Greg Louganis is a gold-medal-winning Olympic diver and author. He tested positive for HIV in 1988 and has become a prominent and inspirational activist.
It has been almost 25 years since I was diagnosed with HIV. At the time the only drug we had available for treatment was AZT. The prescription for AZT was two pills every four hours around the clock. It’s a bit of an understatement to say this was not conducive to a good night’s rest while I was in training for a challenge of a lifetime, the Olympics.
Dealing with HIV was, on a daily basis, a physical and emotional challenge. The fear, the shame, the pain were, at times, almost more than I could bear. But then, it’s not really in my makeup to give up.
Ten years after I was diagnosed, I thought I would have to say good-bye to my friends and family. I was wasting away to almost nothing. Alone, I boarded a plane and flew thousands of miles from my home, where I checked into a hospital under an assumed name. To my good fortune, my doctors found the treatment to address the fungal infection in my colon and I recovered! But the next issue to face was how the heck to pay those enormous bills?! I didn’t claim it on my insurance as I was afraid of anyone finding out about my diagnoses.
I also survived the Protease Inhibitors treatment — not an easy ride! But it gave hope to many who were failing on other medications.
Now today, holy moly. I can’t believe I’m here. And the longer I live the more exciting my life becomes. So many new adventures before me and I am looking ahead fearlessly!
While it is comforting to know HIV is no longer necessarily a death sentence, I would be negligent if I did not address prevention. I wouldn’t wish my drug regimen on anyone … the side effects, not to mention the cost. Thankfully, the treatments are MUCH more tolerable and there are choices now.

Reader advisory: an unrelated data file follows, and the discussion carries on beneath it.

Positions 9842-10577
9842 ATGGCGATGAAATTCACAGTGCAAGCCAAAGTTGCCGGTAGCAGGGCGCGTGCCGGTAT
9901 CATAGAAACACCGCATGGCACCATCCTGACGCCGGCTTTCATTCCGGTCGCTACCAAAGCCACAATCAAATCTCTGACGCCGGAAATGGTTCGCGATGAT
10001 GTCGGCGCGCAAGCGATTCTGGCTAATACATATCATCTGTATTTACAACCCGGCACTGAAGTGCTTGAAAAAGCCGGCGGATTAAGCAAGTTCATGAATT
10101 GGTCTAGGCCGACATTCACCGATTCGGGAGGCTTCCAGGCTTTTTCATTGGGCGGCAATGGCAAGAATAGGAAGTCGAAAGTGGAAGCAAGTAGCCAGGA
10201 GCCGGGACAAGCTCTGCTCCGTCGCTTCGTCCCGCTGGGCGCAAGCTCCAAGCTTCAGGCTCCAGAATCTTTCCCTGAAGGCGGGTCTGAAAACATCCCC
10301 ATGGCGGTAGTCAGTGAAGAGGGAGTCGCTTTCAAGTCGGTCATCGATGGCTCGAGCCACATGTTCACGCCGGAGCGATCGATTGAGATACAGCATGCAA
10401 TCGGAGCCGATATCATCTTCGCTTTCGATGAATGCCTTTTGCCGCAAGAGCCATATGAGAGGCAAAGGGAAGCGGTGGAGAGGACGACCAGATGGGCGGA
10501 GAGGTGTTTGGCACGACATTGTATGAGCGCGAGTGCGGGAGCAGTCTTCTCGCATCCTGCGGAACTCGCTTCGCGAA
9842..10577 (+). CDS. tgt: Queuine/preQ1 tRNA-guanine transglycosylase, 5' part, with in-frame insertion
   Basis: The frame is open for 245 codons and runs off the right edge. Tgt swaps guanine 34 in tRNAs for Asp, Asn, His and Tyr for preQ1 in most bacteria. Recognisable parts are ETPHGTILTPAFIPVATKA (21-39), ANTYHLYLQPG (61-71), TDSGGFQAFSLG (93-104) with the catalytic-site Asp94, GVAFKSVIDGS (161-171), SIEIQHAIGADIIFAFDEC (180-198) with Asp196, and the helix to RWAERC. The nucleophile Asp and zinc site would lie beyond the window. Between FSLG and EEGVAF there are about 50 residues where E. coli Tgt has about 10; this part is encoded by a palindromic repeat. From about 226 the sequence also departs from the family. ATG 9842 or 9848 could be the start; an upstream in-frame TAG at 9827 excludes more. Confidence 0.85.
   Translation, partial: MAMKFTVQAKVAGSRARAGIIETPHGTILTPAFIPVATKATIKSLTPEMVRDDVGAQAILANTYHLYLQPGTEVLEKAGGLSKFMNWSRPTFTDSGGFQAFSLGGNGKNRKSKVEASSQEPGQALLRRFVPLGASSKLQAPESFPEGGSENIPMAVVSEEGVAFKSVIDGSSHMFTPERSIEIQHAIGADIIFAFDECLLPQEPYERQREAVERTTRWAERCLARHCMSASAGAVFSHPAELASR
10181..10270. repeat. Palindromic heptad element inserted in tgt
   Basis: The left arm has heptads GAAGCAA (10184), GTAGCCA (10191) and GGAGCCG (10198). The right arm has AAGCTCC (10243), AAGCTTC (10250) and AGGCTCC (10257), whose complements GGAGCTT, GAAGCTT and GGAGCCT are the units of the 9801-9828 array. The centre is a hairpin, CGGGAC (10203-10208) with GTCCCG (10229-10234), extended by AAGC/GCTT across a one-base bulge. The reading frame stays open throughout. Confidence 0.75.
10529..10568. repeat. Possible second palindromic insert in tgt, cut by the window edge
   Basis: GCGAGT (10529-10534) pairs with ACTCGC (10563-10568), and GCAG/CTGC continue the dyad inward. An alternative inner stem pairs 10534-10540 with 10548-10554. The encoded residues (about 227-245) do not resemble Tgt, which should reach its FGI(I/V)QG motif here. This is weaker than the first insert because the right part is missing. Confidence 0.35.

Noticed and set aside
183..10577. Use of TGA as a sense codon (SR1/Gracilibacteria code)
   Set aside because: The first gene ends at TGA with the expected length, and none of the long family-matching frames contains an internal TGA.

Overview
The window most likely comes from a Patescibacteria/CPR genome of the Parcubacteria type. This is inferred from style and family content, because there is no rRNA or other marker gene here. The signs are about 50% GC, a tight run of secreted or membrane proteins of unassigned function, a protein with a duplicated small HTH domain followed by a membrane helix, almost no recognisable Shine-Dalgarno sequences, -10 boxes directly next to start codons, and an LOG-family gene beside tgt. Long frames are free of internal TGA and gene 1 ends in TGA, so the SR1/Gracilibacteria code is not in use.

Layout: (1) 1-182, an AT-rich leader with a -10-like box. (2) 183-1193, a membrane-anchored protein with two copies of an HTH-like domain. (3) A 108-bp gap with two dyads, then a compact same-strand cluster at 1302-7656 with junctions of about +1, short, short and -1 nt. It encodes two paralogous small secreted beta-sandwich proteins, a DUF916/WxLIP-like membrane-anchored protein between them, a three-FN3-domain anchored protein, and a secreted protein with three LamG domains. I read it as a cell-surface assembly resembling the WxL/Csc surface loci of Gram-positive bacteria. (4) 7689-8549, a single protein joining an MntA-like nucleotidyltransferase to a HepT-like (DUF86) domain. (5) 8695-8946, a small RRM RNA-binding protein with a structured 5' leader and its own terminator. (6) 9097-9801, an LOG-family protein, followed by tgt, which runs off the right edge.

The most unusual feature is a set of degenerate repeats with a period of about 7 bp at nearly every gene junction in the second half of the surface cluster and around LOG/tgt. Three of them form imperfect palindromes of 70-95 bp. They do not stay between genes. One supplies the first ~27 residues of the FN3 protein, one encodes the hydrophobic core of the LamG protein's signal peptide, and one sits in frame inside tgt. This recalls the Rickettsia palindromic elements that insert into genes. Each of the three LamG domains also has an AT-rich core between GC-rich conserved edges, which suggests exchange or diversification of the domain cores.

I have spoken with quite a number of young, newly diagnosed men, and the first questions they are plagued by are “Why?” and “How?” Accidents happen. In the long run, does it really help to let yourself go there? It just “is.”
On a practical note, the one thing my HIV has taught me is the importance of exercise to help me tolerate my meds. I think my workouts are as important as the meds themselves. Also, I alleviate stress in my life; stress kills! I also spend time trying to tweak my thinking, looking at — and accepting — what I can change and what I cannot. It’s simple enough, and it becomes easier the more I practice it!
The fact is I live with a virus called HIV; it is a part of me, like an old friend. At times we challenge each other. But it’s clear to me now that those questions “How?” and “Why?” are irrelevant. They do not support my constitution; they inhibit my growth as a human being.
Though it may be cliché, I actually am thankful to my HIV; it has given me perspective and pushed me to pursue my passions because I don’t know how much time I have left on this earth. I have truly learned to appreciate every day. While I was expecting to be gone within 5 years of my diagnoses, it has now been 25 years and the light of my life has never been brighter. I have someone with whom to share my adventures and amazing opportunities for the future!
I have been incredibly blessed to have had such strong support and understanding as I’ve told the world about my HIV. Yes, I have my haters, but I give as little energy to those people as I possibly can. And I practice choosing words that are supportive to myself and others. I do my best not to participate in gossip and trash talk because I am sure it affects my T-cells. It’s easy to spin in other people’s stories, but it’s also pointless. And, it’s exhausting!
That’s not to say all stress is bad …. I am a bit of an adrenaline junky. Now in my 50s, I’ve taken up trapeze, and next year, I’m looking forward to an incredible scuba diving trip and a sky dive!
Awareness is my path. Do the people around me make me feel good? They can stay! Those who seem like a black hole and bring me down, I let them go. It’s been a long road to get here, but now that I’m here, I’ve chosen a joyous and happy life!
No one knows how long we have, so all we can do is be at peace with ourselves and make the most of our opportunities. I never thought I would have such a wonderful impact … to be able to try to make everywhere I go better because I was there … to have a purpose! Actually, don’t ask what my purpose is, because it shifts as events present themselves. But right now, it has to do with living outside of myself and being in service to others.
It’s been 25 long years filled with trials, adventures, lessons and ultimately — at last — love. I love my life so in turn, I love my HIV; it is a part of me but doesn’t define me.